Upon his honorable discharge from the armed forces of the United States, Whirls was reemployed by the Highland Company on May 3, 1943, in his former capacity in the Painting Department. The Highland Body Manufacturing Company was the wholly owned subsidiary of another corporation, The Trailmobile Company. Both corporations manufactured the same commodities in separate plants, in Cincinnati, Ohio, and had the same executive officers. The employees of Highland numbered approximately 100, while Trailmobile had 1,000 employees. The commodity production of Highland totalled about $1,500,000; that of Trailmobile approximated $12,000,000.
After the reemployment of Whirls, a plan of liquidation of the Highland corporation was put into effect at the close of business on December 31, 1943. By that plan, Highland transferred and conveyed to The Trailmobile Company all its property and assets and its goodwill as a going concern; and Trailmobile assumed all the liabilities and obligations of Highland and undertook the performance of its outstanding contracts. Upon the effective date of the consolidation or merger, January 1, 1944, the employees of the Highland Body Manufacturing Company were transferred to the service and payroll of The Trailmobile Company.
The actual conveyances were made to the Trailer Company of America, but in the pleadings and in the recorded procedure in the court below that company has been treated as if identical with The Trailmobile Company. We presume that the identity results from a charter amendment changing the corporate name; but this does not affirmatively appear in the record. However that may be, all parties to this controversy have presented the case and the district judge has ruled and written as if The Trailer Company of America and the appellant Trailmobile Company are identical; so, on this appeal, we have so considered them.
Prior to the consolidation, the employees of both companies had been affiliated with the American Federation of Labor. As found by the District Court, that organization ruled that all employees of both companies should, after the consolidation, rate seniority as of the date each had individually been employed by the respective companies. But, after the consolidation, the employees of The Trailmobile Company selected the C.I.O. as its collective bargaining agent to negotiate an employment agreement with Trailmobile for all its employees. This collective bargaining agreement, negotiated by C.I.O. with The Trailmobile Company, was consummated and evidenced in writing sometime between the latter part of June and the middle of July, 1944.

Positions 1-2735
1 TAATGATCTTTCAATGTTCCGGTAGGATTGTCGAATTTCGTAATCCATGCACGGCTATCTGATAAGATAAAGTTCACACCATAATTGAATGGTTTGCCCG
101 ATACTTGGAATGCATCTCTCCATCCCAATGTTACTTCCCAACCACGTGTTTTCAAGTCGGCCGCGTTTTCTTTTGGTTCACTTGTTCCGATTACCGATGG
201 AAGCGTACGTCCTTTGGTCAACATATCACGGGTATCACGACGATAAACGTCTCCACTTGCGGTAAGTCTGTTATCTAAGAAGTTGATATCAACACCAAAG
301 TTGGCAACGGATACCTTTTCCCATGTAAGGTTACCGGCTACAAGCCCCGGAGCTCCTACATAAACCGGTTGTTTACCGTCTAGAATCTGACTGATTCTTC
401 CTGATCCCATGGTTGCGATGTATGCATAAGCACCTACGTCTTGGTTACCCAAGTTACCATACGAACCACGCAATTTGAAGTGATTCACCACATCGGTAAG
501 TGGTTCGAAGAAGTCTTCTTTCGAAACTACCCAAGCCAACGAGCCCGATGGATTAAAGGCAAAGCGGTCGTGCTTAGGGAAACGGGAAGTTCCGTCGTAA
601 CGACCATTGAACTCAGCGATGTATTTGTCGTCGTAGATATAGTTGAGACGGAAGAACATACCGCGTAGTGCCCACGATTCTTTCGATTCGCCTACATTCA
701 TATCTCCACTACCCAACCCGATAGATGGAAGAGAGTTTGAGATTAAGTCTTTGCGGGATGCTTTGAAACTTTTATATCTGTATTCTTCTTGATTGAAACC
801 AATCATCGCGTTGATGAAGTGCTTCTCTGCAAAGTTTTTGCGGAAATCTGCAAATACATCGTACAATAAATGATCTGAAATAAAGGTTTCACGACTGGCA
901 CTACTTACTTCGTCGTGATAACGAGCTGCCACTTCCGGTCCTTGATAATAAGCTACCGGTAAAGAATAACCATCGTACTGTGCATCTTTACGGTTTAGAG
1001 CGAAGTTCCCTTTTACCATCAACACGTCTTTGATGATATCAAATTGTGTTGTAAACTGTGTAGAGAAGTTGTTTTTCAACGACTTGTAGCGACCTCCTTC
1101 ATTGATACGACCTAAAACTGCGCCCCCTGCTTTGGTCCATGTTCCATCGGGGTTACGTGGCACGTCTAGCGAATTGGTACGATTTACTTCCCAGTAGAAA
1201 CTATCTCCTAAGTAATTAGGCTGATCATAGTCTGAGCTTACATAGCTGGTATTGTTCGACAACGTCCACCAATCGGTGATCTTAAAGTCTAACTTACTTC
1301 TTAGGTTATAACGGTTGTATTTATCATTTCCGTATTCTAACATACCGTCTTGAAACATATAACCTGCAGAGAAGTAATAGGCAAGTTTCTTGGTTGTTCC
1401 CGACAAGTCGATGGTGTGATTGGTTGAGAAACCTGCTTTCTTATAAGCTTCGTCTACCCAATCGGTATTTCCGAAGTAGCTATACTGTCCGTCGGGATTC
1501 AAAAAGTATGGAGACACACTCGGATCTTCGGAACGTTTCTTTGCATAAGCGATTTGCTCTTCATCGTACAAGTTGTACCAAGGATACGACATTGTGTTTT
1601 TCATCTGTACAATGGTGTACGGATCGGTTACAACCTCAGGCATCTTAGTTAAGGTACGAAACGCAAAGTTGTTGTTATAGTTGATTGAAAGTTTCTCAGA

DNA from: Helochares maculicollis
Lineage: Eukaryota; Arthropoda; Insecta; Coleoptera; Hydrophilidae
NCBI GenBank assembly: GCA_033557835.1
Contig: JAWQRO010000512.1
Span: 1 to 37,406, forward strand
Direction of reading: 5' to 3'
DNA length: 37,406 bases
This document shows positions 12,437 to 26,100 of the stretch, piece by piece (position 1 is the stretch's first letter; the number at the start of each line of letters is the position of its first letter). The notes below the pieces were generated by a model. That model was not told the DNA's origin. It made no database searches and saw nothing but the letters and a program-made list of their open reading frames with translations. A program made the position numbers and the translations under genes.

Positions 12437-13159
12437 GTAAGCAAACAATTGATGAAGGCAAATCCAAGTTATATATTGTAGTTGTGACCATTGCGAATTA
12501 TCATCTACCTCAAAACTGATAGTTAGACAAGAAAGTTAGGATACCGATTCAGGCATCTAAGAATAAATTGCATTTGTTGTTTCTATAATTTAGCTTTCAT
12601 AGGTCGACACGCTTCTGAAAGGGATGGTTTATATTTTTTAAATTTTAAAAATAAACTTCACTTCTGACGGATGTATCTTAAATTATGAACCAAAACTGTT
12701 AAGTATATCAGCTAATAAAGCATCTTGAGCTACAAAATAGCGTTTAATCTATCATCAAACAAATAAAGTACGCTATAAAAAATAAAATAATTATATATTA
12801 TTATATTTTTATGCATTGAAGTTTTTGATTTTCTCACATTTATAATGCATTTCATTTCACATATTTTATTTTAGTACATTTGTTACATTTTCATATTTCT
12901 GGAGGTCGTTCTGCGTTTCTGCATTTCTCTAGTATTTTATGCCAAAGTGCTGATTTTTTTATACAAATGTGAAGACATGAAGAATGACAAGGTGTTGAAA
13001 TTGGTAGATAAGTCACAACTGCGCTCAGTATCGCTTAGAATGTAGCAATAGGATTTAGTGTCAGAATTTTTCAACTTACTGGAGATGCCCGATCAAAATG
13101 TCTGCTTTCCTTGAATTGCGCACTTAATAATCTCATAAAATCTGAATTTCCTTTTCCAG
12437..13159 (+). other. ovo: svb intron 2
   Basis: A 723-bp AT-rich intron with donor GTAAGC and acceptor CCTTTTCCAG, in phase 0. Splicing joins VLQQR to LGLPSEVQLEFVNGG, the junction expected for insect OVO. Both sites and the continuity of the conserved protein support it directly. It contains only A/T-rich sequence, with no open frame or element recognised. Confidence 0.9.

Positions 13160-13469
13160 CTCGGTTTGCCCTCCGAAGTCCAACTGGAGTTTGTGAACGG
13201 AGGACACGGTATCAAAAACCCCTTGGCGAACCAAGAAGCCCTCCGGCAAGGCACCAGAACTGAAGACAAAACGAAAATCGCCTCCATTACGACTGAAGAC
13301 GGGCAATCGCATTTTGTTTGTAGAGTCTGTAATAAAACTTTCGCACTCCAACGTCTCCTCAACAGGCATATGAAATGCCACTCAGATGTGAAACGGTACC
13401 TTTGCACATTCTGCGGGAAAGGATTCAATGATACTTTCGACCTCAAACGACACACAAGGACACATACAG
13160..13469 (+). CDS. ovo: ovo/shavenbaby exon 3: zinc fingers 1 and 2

The record does not disclose the exact date of this collective bargaining agreement, as only excerpts from the contract are included in the record and the date of the execution of the exhibit is not shown. The briefs and the pleadings are not consistent as to the dates, which, of course, causes confusion, but the confusion relates to immaterial matter.
Admittedly, this labor contract fixed the seniority rights of the former employees of Highland as commenced on January 1, 1944, regardless of the actual date of employment of each individual. Thus, Whirl's seniority, dating from his original employment by Highland on February 8, 1935, was cut off and his seniority reduced to commence as of January 1, 1944. This vital reduction in his well advanced seniority status was made, notwithstanding lip service given fair treatment of the veteran in the following clause found in the C.I.O. bargaining agreement: "Employees entering a military, naval or other combat service, or conscripted by the United States in time of war will be considered on a leave of absence and will maintain and accumulate all seniority rights without interruption."
Represented by the United States Attorney, Whirls filed on September 18, 1945, in the United States District Court for the Southern District of Ohio a civil action against The Trailmobile Company. His complaint declared that, in violation of his lawful seniority status, he has been transferred from his position in the Painting Department, in which he had the highest seniority, to the Stock Department of The Trailmobile Company, where his pay is less; and that he has been deprived of his statutory rights to seniority as granted by Congress in the Selective Training and Service Act. Averring that he has been irreparably damaged and has no adequate remedy at law, he prayed a mandatory injunction directing his reinstatement by the defendant to his former position in its Painting Department and the restoration of his seniority to the date of his original employment, February 8, 1935.